the rates. think about it. we haven't touched it since ronald reagan really. in 1986. bill clinton did raise the rate one point but we haven't done anything to touch our rate and reform our code. every other country, all of them have. taxes gone from 16% to 15%. you do business there. this flow of capital will follow countries that have more competitive environment and taxes are one of them. yes, we have to reform the tax code. when you do that, i will get more revenue. it is guaranteed. again, sort of as i was talking about earlier. this is opportunities here. this is opportunity for us as a country. if you look at the congressional budget analysis and joint tax committee analysis, what tax reform could mean in terms of macroeconomic impact and growth, all will lead to more growth, whether corporate tax reform or individual tax reform. >> right but if the president insists as he did last friday, this was fought over in the campaign and, fought over tax rates, rising tax rates, he didn't ice the words rates himself but jay carney, the white house press secretary said the president will veto
that divided government sometimes has done very important things for the country. think of ronald reagan and tip o'neill reforming social security. ronald reagan and tip o'neill doing the last comprehensive tax reform. bill clinton and republican congress doing welfare reform and balancing the budget. we look forward to making this divided government productive for the american people. and we have, of course, as everyone well knows, a lot of challenges here at the end of the year. i'll be meeting with the president and the other leadership on friday to talk about the way forward. and we look forward to being a part of the solution to these significant problems. it's my plesh shoe now to turn to our newly elected whip, senator john cornyn of texas. >> thanks, mitch. it's an honor to be elected by my colleagues to serve as the whip. the assistant leader on the republican side. as leader mcconnell said, we have a lot of very difficult work to do, but we are committed to working with our colleagues across the aisle to solving the nation's urgent problems. we know what those are in the lame d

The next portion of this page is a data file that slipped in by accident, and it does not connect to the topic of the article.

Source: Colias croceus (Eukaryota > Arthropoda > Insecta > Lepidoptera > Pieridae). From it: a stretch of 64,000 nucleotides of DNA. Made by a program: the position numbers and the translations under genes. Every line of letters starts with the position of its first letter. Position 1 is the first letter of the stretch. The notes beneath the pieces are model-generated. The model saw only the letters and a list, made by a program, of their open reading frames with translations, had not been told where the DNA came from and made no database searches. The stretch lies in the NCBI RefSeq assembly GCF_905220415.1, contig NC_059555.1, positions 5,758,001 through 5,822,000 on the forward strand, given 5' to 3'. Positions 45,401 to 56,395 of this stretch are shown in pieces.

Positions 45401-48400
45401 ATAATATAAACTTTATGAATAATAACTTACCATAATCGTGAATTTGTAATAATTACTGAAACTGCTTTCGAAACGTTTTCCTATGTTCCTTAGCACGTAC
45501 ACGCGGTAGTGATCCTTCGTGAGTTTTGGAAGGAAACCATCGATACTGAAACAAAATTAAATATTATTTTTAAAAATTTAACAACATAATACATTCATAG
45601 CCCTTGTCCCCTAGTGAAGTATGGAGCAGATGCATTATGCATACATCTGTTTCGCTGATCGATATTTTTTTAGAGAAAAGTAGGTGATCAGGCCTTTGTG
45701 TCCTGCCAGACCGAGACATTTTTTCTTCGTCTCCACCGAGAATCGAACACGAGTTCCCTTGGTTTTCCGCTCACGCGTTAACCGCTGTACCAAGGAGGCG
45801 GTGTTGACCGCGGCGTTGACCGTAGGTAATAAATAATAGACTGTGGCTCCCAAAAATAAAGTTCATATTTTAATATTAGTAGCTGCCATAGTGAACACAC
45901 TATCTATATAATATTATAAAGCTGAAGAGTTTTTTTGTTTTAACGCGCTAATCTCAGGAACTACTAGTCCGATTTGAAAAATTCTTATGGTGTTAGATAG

of the money here, but to be the big problems have been the trade agreements, starting with ronald reagan, the outsourcing of our jobs. there are a lot of people trying to live and $10 an hour while they are getting social security, medicare, taking out of their money, and then they are told by people like paul ryan and mitt romney that that is an entitlement. to me, that is like more of a ponzi scheme if they take that away. getting back to the elephant in the room, until we start talking about structurally change in this country beyond fighting over taxes -- you can fight over moving around the chairs on the titanic, but what really needs to be done is we need to repeal the trade agreement, look at taxing goods from china, and we need to get jobs back into this country, manufacturing jobs with wages people can live on and pressure for wages to go up. right now, the pressure is for wages to go down. you are fighting over what is less of the money coming in. host: let's go to the congressman. guest: this is an important issue that was fought over in the campaign. we need to support manufa
Search Results 0 to 11 of about 12 (some duplicates have been removed)